In addition to benefits for patients, there are benefits to using chatbots for psychiatrists and therapists as well, Darcy explained, noting that mental health chatbot usage is not meant to replace these clinicians, but rather enhance their capabilities.
"The application of mental health chatbots is all about knowing the intended use case, having clinically-validated evidence of efficacy and being able to truly engage the patient in their own healing," she said.
"Therapists are meant to benefit from chatbot technology as much as patients, in the sense that chatbots provide a tool for continuous engagement and reinforcement of the tactics discussed during in-person therapy sessions. In this way, chatbots can help therapists to reinforce what they discuss with patients while in-session."
Digital mental health solutions can allow clinicians to use their time more wisely; if a chatbot can help patients when they're in a crisis, that means the clinicians can use their time with their patients more valuably, doing the kind of deeper therapeutic work that helps achieve true breakthroughs, which will then improve the patient's long-term outcomes.
In addition, Darcy noted, chatbots can also be a gateway for people might not otherwise seek out in-person care, thus "allowing them to become comfortable with the therapeutic process and less impacted by stigma, before beginning in-person treatment." This is borne out in the survey data: nearly half of respondents, 47%, said that they would be willing to share things with a mental health chatbot (one that will obviously not judge them) that they would not normally be comfortable sharing with another human being.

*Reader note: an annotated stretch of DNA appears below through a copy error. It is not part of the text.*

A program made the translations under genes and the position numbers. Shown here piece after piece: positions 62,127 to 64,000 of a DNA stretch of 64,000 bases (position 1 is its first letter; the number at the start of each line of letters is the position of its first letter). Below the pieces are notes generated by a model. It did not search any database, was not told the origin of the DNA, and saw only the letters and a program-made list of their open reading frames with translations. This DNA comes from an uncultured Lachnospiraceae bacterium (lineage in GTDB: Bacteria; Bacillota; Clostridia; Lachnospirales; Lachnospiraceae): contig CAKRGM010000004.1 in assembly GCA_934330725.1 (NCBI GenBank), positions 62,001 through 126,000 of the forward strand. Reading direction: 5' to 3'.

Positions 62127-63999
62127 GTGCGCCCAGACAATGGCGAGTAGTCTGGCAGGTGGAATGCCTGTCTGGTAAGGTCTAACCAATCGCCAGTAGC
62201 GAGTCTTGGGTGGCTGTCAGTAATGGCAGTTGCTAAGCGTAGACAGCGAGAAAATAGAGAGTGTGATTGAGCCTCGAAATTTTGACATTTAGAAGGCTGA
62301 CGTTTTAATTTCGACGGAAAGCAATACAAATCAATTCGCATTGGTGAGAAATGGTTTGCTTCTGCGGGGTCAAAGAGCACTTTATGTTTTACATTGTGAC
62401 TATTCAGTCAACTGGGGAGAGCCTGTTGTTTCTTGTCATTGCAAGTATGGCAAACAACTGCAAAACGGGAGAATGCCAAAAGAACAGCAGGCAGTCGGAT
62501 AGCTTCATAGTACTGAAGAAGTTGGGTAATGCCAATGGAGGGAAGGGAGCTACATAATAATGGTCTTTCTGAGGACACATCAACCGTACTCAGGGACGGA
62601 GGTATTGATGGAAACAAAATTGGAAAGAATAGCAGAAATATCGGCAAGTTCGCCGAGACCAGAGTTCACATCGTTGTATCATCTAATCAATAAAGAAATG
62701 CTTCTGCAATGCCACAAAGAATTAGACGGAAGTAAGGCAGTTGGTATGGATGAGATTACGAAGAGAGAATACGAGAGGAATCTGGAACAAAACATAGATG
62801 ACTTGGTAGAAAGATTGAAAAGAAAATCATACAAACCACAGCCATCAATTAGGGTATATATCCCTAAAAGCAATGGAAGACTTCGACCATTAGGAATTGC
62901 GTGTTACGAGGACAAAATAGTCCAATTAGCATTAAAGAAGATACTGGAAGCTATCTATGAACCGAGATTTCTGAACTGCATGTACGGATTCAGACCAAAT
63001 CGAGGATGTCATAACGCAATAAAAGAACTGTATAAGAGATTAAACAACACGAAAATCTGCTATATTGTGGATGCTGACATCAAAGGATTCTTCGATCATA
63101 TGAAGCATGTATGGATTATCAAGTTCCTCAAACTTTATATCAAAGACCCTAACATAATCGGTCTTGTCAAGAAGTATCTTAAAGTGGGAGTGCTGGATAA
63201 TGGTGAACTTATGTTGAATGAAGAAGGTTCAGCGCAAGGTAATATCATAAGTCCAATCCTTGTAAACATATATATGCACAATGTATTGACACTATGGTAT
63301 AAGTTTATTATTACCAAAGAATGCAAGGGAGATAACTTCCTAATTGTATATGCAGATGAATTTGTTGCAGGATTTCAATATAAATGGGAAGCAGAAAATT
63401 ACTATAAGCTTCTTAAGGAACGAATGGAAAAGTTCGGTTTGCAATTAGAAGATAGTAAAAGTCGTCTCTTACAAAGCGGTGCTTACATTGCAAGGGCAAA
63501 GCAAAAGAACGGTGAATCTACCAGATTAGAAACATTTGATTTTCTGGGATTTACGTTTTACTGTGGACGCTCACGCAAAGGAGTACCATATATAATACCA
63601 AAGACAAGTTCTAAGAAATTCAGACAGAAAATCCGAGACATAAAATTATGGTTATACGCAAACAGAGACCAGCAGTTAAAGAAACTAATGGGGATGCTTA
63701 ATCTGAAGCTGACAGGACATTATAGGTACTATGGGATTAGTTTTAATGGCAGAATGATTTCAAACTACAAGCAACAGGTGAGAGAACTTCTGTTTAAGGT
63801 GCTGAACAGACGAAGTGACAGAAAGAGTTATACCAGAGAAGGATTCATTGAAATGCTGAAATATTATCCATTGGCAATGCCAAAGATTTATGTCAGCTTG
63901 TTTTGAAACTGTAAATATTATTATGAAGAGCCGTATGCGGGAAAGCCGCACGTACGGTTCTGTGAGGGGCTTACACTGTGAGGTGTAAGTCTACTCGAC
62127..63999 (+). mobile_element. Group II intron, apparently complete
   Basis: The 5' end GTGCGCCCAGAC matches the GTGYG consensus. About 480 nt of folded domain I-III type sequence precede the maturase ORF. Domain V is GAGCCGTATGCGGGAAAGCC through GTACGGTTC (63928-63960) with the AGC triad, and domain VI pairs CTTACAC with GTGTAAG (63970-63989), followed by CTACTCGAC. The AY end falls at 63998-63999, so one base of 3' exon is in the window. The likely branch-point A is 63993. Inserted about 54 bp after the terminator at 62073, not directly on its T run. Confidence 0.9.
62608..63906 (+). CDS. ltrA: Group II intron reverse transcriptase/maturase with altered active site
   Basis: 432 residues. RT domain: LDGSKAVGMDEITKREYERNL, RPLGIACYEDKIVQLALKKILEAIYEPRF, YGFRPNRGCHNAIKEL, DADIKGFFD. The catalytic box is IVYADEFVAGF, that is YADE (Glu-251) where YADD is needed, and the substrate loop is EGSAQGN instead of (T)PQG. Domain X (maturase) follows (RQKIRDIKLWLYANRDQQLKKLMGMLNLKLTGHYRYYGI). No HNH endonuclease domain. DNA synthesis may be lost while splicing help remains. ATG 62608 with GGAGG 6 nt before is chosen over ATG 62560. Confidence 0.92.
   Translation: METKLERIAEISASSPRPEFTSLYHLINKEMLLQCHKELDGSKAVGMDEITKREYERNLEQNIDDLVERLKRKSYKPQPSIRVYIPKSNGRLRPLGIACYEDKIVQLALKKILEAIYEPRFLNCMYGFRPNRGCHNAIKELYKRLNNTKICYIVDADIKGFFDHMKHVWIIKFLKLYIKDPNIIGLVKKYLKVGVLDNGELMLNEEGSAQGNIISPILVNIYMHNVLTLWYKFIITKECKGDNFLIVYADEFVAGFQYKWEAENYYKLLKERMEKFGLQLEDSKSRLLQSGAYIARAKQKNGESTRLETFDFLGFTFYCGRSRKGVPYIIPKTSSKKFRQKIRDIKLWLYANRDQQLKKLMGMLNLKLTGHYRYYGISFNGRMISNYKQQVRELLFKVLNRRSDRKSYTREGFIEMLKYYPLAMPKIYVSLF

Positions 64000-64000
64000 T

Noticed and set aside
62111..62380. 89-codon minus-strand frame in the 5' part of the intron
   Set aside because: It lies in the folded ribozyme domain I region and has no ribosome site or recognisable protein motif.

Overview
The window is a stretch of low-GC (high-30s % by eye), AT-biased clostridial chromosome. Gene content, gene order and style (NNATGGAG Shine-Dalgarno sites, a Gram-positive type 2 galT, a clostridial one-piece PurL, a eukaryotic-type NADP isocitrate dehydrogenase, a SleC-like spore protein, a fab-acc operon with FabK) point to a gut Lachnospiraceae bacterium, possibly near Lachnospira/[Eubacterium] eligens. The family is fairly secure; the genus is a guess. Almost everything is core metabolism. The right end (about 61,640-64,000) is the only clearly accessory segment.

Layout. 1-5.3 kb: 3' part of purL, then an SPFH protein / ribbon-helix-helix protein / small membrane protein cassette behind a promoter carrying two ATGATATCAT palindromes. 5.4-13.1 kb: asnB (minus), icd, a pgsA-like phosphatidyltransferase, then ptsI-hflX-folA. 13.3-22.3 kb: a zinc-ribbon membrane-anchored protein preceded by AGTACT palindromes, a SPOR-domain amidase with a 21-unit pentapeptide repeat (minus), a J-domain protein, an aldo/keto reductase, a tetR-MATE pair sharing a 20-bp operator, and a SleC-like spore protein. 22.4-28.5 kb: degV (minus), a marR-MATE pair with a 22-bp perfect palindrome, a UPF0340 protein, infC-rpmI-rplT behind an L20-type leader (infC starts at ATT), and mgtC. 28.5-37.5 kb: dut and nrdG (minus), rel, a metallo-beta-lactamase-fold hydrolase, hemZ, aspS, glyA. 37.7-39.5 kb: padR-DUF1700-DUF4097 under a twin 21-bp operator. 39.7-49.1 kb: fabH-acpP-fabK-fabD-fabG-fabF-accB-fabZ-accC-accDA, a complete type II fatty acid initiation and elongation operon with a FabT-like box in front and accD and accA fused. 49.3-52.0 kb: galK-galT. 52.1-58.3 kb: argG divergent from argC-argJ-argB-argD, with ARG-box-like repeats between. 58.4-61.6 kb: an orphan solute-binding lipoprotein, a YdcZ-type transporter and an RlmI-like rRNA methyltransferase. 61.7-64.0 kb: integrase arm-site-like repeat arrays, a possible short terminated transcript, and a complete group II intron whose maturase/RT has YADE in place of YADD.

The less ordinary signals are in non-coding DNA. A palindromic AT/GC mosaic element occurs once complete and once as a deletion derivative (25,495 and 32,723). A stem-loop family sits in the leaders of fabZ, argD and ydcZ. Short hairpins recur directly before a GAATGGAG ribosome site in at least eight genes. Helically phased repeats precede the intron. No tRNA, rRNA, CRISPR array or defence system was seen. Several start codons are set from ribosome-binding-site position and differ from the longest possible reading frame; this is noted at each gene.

Finally, tools like chatbots also help when it comes to evidence generation, which is especially important in mental health care, as it's one of the only medical practice areas that doesn't rely on systematic recording of treatment and patient outcomes in order to move the field forward.
"AI affords us the opportunity to learn dynamically. Consider what we could do if we automatically recorded all modifications that therapists make on the fly, with which patients, and their relative success."
The future of care
The shift toward acceptance of these new technologies was pretty swift, happening seemingly overnight due to necessity, which leaves open the question: what will the future of mental health technology will look like? And how will people receiving their care a few years from now?
Woebot's vision for the future is one in which patients have access to what it calls a "pocket therapist," one that can coach them through tough times, whenever and wherever they are, something that a human therapist can't always provide.
"The integration of evidence-based cognitive behavioral therapy (CBT) techniques with cutting-edge technology presents us the opportunity to deliver personalized, empathetic and effective mental health to fill gaps in care and serve millions of people at once," Darcy told me.
Ultimately, what that really means is that this technology can take each specific person's perspective and life events and personalize their care specifically for them.
"What has often been characterized by a series of typically fragmented encounters has the potential to become an omnipresent practice by which the patient is consistently engaged."
(Image source: voicesofyouth.org)